How I got started
Every Barbershopper has a story about their introduction or induction into the Barbershop world. Some start as kinder at their parent's knee and some don't discover it until very late in life. Each one of us loves to tell our story.
Mine started only a few years back. Although I knew about Barbershop while I was growing up in Miami, Florida, many moons ago [The Miamians were an International Champion Barbershop chorus and they produced one of the most reknowned Champion Quartets of all time - The Suntones], somehow, I never got around to going over to their Chapter meeting. As a result, I missed out on thirty years of musical joy. I didn't get reintroduced until 2000.
At the time, I was second-bananaing [yes, that is a word] a local, talk radio show during morning drive-time. I can't recall where I saw it but I became aware that a local Barbershop group was offering Singing Valentines you could send to a loved one anywhere in town. This sounded like just the kind of thing we could bring onto the show for some diversion and entertainment so I called the number listed.
I got voice mail. Do you hate voice mail? Anyway, the President of the Chapter called back and said he'd be glad to get a bunch of his singers together and bring them over. Since this was a morning show, he wasn't too keen on 0800 but we settled on a time as late in our slot as possible and set a date for their appearance.
The Surfside Chorus arrived that morning with their President, Dick Nickel, and their Director, Patti Gallagher, to give our listeners a sample of what they might expect their loved ones to experience if they sent them a Singing Valentine.
By the way, as a digression, Barbershop Singing Valentines [and other greetings] are available nearly everywhere in one form or another. If you visit SingingValentines.com, you can find links to a quartet or chorus near your loved one.
We gave them a place to warm up and then crammed about 20 bodies into the talk studio designed for four. It was a wonderful sound and we got many calls asking for details. Surfside had a good response for their program that year.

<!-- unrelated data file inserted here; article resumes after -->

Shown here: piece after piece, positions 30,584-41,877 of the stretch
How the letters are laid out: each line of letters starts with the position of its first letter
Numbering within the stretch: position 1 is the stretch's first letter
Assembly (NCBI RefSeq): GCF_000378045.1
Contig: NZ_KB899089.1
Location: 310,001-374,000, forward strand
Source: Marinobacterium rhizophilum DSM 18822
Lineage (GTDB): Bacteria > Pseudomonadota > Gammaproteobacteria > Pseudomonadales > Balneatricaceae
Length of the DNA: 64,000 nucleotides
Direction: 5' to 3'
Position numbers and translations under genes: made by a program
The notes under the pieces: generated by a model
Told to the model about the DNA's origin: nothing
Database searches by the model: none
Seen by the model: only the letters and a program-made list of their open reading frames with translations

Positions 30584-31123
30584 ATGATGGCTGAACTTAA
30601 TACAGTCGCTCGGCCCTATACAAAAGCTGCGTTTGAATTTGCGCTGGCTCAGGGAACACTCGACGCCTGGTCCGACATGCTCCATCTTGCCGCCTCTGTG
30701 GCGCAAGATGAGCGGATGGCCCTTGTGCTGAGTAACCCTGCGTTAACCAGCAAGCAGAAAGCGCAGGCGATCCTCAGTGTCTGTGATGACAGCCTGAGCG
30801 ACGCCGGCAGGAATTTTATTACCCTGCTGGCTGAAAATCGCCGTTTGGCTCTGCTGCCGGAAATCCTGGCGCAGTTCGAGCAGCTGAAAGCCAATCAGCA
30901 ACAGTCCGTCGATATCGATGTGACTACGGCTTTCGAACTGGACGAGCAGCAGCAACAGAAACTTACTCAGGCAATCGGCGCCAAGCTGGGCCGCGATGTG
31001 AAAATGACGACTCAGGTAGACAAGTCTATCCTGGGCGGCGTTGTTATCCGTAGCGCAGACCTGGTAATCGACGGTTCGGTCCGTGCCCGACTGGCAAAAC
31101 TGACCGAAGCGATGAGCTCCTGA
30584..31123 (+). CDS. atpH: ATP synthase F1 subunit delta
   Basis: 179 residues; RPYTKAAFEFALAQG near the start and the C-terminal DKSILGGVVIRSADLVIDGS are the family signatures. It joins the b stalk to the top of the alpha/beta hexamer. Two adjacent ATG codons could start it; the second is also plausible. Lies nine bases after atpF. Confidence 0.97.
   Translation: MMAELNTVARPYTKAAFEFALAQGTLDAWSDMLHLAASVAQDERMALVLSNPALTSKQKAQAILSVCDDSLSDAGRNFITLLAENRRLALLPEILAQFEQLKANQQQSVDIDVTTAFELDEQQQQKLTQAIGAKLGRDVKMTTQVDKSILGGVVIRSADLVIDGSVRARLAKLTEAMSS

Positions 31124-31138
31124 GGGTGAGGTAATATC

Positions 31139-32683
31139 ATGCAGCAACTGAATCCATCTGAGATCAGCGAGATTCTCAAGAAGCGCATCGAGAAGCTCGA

That might have been the end of it except for one thing. Their President happened to frequent a gym across the street from the radio station and he and I had talked about singing in general and he found out that I was a singer from way back. That's all he needed to hear. Nearly every morning he'd be tapping on the studio window that faced the street in the room where I was running the show. I'd go to the door and he'd ask, "Are you coming to the meeting tonight?" Surfside meets on Tuesday and Tuesdays are very busy around here with various government meetings that we covered for the show. A dark Tuesday in radio-land was rare so I always said, "Can't make it this week." That didn't deter him at all. After about six months of this 'harassment' [grin], he happened to hit me on a Tuesday when nothing of import was happening in the real world and I finally said, "Okay. I'll be there."
I got to the meeting place [the choral room at Daytona Beach Community College] about thirty minutes early. I was immediately met at the door by about six Barbershoppers, including Dick, and whisked over to see the Director. We spoke briefly about my singing experience and what my voice part was and then I was introduced around to the other members. I was given a Guest Book [Barbershop music in a binder for newbies] and placed in the Bass section between their oldest Bass and their Music V.P. [and the Director's husband] then the meeting [or rehearsal as most would think of it] began.
It was a wonderful sound. That's the thing that catches your attention first. For those of you who sing, you'll never have a more concentrated version of the a cappella [without accompaniment] experience than Barbershop. About halfway through the meeting, they took a break and several of them took me aside to teach me a tag. A tag is a Barbershop for the last eight to twelve bars of a song, usually where the big finish is located, although some tags are just tags and not part of any song. The one they taught me is a Barbershop classic, "When It's Sleepy Time Down South." It took me several tries to get the hang of memorizing the Bass part to a song I'd never heard before in a combination that was quite different from any solo or standard chorus singing I'd ever done. But once I got the hang of it, WOW, what a sound and what a feeling!
Needless to say, from that moment on I was completely hooked and I've been there ever since. I've even had a couple of jobs in the administration including my current position as Vice-President of Marketing and Public Relations. Next month, I'm running for Chapter President for 2005. It really grows on you. [grin]
That's how I got started. You add your own stories by clicking on the comment link below.
That was my Barbershop chorus introduction. Next comes the story of getting to the root of Barbershopping, the Quartet.